Ctrl-k to jump to the search bar and run a Google search, and I missed that right away.
SeaMonkey is also missing the spiffy new "clear private data" option in Firefox, which lets you clear the cache, cookies, and download history with a single hotkey combination.
Extension support is also rather primitive in SeaMonkey. Though you can use some extensions with SeaMonkey, it doesn't include an easy way to manage extensions the way Firefox does. I tried installing the Sage extension to manage RSS/Atom feeds, but even though it appeared to install successfully, I couldn't actually find the application in the menus or sidebar -- and there appears to be no easy way to uninstall or disable extensions.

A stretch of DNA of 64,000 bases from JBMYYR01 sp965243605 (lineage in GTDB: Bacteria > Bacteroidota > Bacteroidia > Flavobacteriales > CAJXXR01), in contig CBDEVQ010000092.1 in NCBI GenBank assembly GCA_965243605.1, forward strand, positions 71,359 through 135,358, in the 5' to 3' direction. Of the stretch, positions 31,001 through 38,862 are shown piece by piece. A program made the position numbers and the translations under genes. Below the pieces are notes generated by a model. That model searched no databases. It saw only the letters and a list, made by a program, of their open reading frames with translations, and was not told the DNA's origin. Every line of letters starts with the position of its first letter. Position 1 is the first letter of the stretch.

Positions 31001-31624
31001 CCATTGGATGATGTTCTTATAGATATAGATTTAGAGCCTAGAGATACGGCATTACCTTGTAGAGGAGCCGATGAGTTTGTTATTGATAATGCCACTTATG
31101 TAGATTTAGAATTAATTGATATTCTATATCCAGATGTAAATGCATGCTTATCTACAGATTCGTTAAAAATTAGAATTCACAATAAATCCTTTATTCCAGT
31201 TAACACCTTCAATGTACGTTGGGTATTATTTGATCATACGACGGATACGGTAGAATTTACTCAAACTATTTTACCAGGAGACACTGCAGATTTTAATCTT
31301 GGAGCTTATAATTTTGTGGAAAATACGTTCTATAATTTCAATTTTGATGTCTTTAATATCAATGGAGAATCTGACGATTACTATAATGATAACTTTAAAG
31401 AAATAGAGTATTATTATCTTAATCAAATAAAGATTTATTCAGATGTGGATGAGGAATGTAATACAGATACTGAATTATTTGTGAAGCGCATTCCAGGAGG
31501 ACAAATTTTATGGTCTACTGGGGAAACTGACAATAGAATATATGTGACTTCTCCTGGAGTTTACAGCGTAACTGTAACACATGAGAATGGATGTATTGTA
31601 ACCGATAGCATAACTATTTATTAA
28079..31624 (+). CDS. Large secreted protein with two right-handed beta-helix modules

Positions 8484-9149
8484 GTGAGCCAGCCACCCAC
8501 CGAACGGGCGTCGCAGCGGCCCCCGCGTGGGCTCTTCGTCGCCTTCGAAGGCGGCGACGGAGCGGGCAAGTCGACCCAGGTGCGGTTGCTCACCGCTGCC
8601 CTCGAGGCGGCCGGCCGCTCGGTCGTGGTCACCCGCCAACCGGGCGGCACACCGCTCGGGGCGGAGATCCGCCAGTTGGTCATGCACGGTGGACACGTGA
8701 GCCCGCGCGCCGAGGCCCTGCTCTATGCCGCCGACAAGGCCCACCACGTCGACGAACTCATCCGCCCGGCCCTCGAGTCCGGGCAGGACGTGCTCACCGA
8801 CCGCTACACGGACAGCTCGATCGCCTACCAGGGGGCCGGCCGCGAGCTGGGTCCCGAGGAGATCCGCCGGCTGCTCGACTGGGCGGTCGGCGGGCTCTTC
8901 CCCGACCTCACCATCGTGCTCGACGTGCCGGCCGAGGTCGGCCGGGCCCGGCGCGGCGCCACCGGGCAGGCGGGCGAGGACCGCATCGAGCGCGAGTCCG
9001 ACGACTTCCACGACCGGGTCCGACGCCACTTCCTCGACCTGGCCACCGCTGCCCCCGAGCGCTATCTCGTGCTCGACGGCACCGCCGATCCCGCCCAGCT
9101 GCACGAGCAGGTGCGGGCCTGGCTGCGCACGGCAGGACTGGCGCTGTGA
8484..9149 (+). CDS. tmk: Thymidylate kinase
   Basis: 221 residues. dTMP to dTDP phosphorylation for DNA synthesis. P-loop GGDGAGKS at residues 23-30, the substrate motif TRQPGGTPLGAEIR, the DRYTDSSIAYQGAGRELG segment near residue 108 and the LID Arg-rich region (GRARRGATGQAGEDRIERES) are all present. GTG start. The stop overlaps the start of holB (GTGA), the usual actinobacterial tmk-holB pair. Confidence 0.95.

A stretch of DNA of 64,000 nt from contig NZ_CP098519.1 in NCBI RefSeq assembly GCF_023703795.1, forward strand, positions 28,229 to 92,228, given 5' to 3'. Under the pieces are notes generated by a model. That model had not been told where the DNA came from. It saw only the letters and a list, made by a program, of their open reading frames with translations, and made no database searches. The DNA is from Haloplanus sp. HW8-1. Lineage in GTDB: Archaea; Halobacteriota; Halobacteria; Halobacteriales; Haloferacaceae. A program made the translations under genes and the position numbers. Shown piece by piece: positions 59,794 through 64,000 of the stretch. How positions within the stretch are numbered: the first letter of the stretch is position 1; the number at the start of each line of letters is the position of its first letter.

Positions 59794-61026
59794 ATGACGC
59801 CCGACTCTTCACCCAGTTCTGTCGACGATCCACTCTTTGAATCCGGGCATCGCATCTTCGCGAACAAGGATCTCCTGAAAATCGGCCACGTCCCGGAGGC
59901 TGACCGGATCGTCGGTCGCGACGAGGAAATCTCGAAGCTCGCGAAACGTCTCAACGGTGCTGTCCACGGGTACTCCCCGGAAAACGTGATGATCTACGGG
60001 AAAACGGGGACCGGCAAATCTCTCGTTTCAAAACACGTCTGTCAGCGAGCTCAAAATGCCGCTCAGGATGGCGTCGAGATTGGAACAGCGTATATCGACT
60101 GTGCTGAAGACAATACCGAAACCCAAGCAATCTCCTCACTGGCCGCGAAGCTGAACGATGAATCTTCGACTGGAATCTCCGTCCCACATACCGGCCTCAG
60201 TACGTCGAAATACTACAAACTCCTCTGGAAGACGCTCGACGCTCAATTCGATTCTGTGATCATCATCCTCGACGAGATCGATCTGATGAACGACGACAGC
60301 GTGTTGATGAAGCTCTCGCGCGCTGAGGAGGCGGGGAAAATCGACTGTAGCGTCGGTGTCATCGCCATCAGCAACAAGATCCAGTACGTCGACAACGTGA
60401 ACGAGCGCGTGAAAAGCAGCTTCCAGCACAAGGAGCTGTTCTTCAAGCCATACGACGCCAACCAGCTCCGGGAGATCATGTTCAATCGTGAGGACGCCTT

SeaMonkey also features the old, cluttered Preference dialog, though I suspect that's not going to be a major problem for most users. How often do you muck about in Preferences, anyway?
Another missing feature, and one that I consider pretty crucial, is the automatic update feature included with Firefox and Thunderbird. Browser security is a major concern for users, and having an automatic notification and update for security fixes is essential. The extension update feature is also handy for getting the latest version of extensions, without doing anything more than checking for the update, accepting the update, and restarting Firefox or Thunderbird. It's certainly not that easy in SeaMonkey.